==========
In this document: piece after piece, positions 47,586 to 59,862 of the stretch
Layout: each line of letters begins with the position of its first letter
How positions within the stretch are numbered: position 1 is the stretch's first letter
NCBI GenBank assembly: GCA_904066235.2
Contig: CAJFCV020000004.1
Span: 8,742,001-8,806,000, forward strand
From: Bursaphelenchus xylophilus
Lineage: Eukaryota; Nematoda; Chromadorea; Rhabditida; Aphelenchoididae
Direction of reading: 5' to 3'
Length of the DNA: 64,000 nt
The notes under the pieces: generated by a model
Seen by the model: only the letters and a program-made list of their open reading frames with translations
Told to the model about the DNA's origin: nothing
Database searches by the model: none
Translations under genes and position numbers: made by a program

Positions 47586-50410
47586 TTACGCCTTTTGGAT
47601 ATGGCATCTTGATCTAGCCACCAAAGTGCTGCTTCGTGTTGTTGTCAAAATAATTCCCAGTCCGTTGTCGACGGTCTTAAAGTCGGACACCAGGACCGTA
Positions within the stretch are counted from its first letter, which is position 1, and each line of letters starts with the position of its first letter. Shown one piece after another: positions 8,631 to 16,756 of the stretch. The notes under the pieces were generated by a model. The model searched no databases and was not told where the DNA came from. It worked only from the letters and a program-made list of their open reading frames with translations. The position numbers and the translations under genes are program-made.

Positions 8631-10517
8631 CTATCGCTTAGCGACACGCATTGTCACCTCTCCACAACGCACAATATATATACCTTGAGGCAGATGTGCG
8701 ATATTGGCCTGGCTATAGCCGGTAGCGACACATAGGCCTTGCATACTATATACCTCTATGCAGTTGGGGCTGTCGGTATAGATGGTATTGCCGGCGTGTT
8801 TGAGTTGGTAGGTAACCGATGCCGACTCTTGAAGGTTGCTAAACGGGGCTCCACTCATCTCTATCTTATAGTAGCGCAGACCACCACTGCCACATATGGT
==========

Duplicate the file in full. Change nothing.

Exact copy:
In this document: piece after piece, positions 47,586 to 59,862 of the stretch
Layout: each line of letters begins with the position of its first letter
How positions within the stretch are numbered: position 1 is the stretch's first letter
NCBI GenBank assembly: GCA_904066235.2
Contig: CAJFCV020000004.1
Span: 8,742,001-8,806,000, forward strand
From: Bursaphelenchus xylophilus
Lineage: Eukaryota; Nematoda; Chromadorea; Rhabditida; Aphelenchoididae
Direction of reading: 5' to 3'
Length of the DNA: 64,000 nt
The notes under the pieces: generated by a model
Seen by the model: only the letters and a program-made list of their open reading frames with translations
Told to the model about the DNA's origin: nothing
Database searches by the model: none
Translations under genes and position numbers: made by a program

Positions 47586-50410
47586 TTACGCCTTTTGGAT
47601 ATGGCATCTTGATCTAGCCACCAAAGTGCTGCTTCGTGTTGTTGTCAAAATAATTCCCAGTCCGTTGTCGACGGTCTTAAAGTCGGACACCAGGACCGTA
Positions within the stretch are counted from its first letter, which is position 1, and each line of letters starts with the position of its first letter. Shown one piece after another: positions 8,631 to 16,756 of the stretch. The notes under the pieces were generated by a model. The model searched no databases and was not told where the DNA came from. It worked only from the letters and a program-made list of their open reading frames with translations. The position numbers and the translations under genes are program-made.

Positions 8631-10517
8631 CTATCGCTTAGCGACACGCATTGTCACCTCTCCACAACGCACAATATATATACCTTGAGGCAGATGTGCG
8701 ATATTGGCCTGGCTATAGCCGGTAGCGACACATAGGCCTTGCATACTATATACCTCTATGCAGTTGGGGCTGTCGGTATAGATGGTATTGCCGGCGTGTT
8801 TGAGTTGGTAGGTAACCGATGCCGACTCTTGAAGGTTGCTAAACGGGGCTCCACTCATCTCTATCTTATAGTAGCGCAGACCACCACTGCCACATATGGT